The pictures show the cowl after sanding off the factory paint job and application of some white primer. It makes the grade, but by a small margin!

I'm hoping to get the ailerons built and the model covered this weekend: not sure of the colour scheme yet but I've lots of red, white, yellow, silver and black covering left, so I should be able to conjure up something!
Posted by wizard of odd | Oct 31, 2011 @ 07:30 AM | 5,732 Views
I'm temporarily away from home, so no aircraft building at the moment.

In stead here are some pics of the "Hellen", built from the Artesania Latina kit. It has a plastic hull, with plywood formers and deck. The cabin and deck are planked with Obechi and Sapelia veneer strips. An easy beginners kit.

Power: Speed 600 motor, 7cell Nicad. A good excuse to use them 'ole heavy packs, now obsolete in RC model flying.
Posted by wizard of odd | Oct 18, 2011 @ 05:53 AM | 5,446 Views
Didn't feel like Balsa bashing today, so I proceeded with the canopy.

The canopy started off as a slightly oversized commercial canopy, from which a plaster cast was made to serve as a vac-forming plug. The commercial item was then trimmed down to perfectly fit the model. The resulting template was placed back on the oversize plug, and a sharp object used to trace a shallow groove around the outline.

The plug was then used to vac-form a new canopy, the shallow groove serving as a trimming guide. I hope the pictures tell a clearer tale than this clumsy explaination.

The vac-forming box is a really neat item ordered as a kit from Dynamic Balsa, after my own attempt at building a box from scratch proved to be rather less than successful. This one worked first time though!

Next up: Carving a plug and vac-forming a cowl.....
Posted by wizard of odd | Oct 16, 2011 @ 11:38 PM | 5,399 Views
Had a weekend off work, so made some progress on the right wing.

The wing is built using a combination of a jig and a spar web, which along with a slotted sub leading edge, helps to keep things aligned. Keeping the wing jigged up while sheeting both top and bottom surfaces of the wing prevents built-in warps.

The assembly is pinned to the plan, squared up, and then glued together using Zap medium Cyano- which penetrates the joins well. Top main and both rear spars are then added. The sub leading edge is planed down to match the wing ribs and the assembly given a light sanding to true everything up.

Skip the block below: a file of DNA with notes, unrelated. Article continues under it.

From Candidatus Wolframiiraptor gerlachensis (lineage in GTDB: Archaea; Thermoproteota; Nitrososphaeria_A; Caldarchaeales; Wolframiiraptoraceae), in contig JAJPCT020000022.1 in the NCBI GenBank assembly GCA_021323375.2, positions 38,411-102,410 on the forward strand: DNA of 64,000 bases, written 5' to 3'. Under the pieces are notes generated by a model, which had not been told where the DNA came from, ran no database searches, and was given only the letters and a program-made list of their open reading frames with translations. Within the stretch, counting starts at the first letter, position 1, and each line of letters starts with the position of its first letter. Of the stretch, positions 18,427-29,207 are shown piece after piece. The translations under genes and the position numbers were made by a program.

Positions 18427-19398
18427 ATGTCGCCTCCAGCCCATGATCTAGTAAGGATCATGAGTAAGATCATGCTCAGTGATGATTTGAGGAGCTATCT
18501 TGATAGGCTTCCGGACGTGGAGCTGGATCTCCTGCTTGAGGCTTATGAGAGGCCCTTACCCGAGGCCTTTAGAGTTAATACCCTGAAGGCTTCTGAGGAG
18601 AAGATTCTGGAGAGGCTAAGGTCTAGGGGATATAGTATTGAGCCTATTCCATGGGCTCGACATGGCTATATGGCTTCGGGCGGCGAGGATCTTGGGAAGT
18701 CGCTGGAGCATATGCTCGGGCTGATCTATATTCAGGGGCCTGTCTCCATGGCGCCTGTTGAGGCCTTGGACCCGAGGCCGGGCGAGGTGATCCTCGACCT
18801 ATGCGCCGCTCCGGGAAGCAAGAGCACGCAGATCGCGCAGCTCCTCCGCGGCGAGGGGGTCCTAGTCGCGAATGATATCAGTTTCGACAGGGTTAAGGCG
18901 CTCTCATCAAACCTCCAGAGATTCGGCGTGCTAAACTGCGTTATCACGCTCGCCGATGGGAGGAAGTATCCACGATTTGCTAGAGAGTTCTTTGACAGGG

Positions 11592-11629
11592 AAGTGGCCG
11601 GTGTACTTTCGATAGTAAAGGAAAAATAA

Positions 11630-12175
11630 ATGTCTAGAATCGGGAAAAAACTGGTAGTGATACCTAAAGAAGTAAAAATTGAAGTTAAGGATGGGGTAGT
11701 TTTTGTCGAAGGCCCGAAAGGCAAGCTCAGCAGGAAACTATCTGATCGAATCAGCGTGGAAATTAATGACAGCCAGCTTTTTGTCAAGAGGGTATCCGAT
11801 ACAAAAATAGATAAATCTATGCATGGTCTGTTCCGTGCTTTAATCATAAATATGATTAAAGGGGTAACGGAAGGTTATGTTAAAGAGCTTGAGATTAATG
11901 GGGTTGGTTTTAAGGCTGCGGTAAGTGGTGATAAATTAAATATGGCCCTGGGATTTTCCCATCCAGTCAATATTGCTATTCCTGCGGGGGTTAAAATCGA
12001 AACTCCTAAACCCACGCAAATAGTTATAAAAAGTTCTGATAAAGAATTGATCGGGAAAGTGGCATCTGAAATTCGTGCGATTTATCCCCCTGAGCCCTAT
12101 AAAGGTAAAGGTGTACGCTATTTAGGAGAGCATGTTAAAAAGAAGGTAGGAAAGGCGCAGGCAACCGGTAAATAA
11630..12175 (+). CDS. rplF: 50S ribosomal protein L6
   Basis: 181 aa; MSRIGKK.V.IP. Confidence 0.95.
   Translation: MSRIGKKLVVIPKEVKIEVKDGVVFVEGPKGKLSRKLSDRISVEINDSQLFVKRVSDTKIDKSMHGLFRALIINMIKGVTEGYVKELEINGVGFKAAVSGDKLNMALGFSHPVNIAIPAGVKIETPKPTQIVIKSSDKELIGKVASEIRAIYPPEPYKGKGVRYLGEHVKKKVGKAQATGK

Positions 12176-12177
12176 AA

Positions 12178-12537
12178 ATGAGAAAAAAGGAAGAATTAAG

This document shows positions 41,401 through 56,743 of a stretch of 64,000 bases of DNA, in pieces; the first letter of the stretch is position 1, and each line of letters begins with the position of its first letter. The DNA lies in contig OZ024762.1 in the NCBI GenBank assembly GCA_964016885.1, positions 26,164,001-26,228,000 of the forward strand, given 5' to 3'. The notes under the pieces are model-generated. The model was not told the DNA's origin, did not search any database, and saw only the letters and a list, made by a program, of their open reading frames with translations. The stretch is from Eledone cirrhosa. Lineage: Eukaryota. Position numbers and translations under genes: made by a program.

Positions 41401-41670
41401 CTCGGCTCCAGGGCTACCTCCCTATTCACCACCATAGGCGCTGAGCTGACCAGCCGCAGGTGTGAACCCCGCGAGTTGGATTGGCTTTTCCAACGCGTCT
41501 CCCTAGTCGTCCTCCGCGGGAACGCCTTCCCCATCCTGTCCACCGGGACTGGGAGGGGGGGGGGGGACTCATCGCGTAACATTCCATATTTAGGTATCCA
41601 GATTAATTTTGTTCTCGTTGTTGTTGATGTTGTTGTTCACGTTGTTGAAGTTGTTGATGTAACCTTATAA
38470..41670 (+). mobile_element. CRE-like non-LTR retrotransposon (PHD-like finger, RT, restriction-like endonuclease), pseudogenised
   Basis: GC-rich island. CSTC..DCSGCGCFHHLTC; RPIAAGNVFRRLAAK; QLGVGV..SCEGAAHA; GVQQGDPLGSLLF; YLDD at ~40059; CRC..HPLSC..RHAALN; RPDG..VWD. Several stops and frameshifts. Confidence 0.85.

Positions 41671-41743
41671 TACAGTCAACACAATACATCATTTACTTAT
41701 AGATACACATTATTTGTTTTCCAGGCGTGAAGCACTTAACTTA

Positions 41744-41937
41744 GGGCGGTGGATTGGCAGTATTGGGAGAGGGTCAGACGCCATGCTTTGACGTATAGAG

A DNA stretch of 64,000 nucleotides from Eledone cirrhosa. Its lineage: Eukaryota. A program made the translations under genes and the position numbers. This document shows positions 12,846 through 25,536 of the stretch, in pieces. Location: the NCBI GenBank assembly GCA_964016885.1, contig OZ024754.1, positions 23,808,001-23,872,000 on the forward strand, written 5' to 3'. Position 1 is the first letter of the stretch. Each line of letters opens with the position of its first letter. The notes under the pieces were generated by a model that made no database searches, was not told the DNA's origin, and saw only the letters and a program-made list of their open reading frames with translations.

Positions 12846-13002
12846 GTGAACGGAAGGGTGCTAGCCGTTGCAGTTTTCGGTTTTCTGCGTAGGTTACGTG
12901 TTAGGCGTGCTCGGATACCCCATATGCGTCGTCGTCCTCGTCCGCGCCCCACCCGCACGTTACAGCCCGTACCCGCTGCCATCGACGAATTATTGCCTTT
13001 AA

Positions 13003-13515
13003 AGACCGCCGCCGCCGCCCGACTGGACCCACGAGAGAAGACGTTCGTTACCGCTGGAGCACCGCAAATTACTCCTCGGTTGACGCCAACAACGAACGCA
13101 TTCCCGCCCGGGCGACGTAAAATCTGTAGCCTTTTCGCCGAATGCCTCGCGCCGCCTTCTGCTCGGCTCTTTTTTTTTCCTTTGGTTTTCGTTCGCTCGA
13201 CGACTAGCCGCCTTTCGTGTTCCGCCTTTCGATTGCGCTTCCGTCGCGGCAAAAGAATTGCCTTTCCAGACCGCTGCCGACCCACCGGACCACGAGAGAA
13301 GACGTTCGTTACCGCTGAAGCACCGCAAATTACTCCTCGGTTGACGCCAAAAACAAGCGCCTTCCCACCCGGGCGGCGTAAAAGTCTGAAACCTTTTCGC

Top sheeting is then added, and when the glue has set the sheeting is trimmed flush with the top of the root and tip wing ribs. The carbon tube, spar web and lower spar are left untrimmed, as they serve to locate the wing jig pieces while the bottom sheeting goes on.

Now the wing is flipped over and re-jigged. The wing tube and wing locating bolts are added, and then the bottom sheeting is glued on. The assembly is un-jigged and the sheeting trimmed all around, after which the leading edge and aileron bay facing are glued on and sanded to shape.

The servo tray and cap strips are added, and the wing is given a final sanding.

Next: Aileronising....

PS: Current airframe weight, sans ailerons, but including prop, prop adapter, motor and mount, ESC, landing gear, receiver and 2950mAhr 3s battery is 1200g. Add servo's. linkages and covering- it looks like...Continue Reading
Posted by wizard of odd | Oct 15, 2011 @ 05:39 AM | 5,391 Views
Continuing the mini build log of the E Star 25.....

Made some more progress today- framed up the tailplane parts.

These are conventionally built over the plan (the first parts to actually utilise the plan!). The vertical stabiliser tabs into the horizontal stabiliser and also the tailplane seat, lining things up nicely. The tailplane fillets posted earlier fit perfectly.

Interestingly the centre section of the horizontal stabiliser was incorrectly laser cut- some lines meant for scribing were actually cut out, leading to a bit of impromptu improvisation, as you'll see in the picture. These are most irritating bugs that creep in when converting Turbocad files to .dwg files- even after upgrading to the latest flash version of Turbocad

The parts now need to be hinged and sanded to profile.

Next time: Building the right wing....
Posted by wizard of odd | Oct 14, 2011 @ 07:59 PM | 5,616 Views
Progressing on the build of my own design E Star 25: Building the tailplane seat

A nifty little sanding jig, which tabs into the tailplane seat, is used to sand the tailplane fillets to fit while on the fuselage.

The jig and fillets are then removed from the fuselage, the mating tab is cut off and the assembly replaced on the fuselage. Waxed paper is used to prevent accidental gluing of the sanding jig to the fuselage or fillets.

Remove the jig and hey presto!

Next step: Building the tailplane.......Continue Reading
Posted by wizard of odd | Oct 12, 2011 @ 11:58 PM | 5,460 Views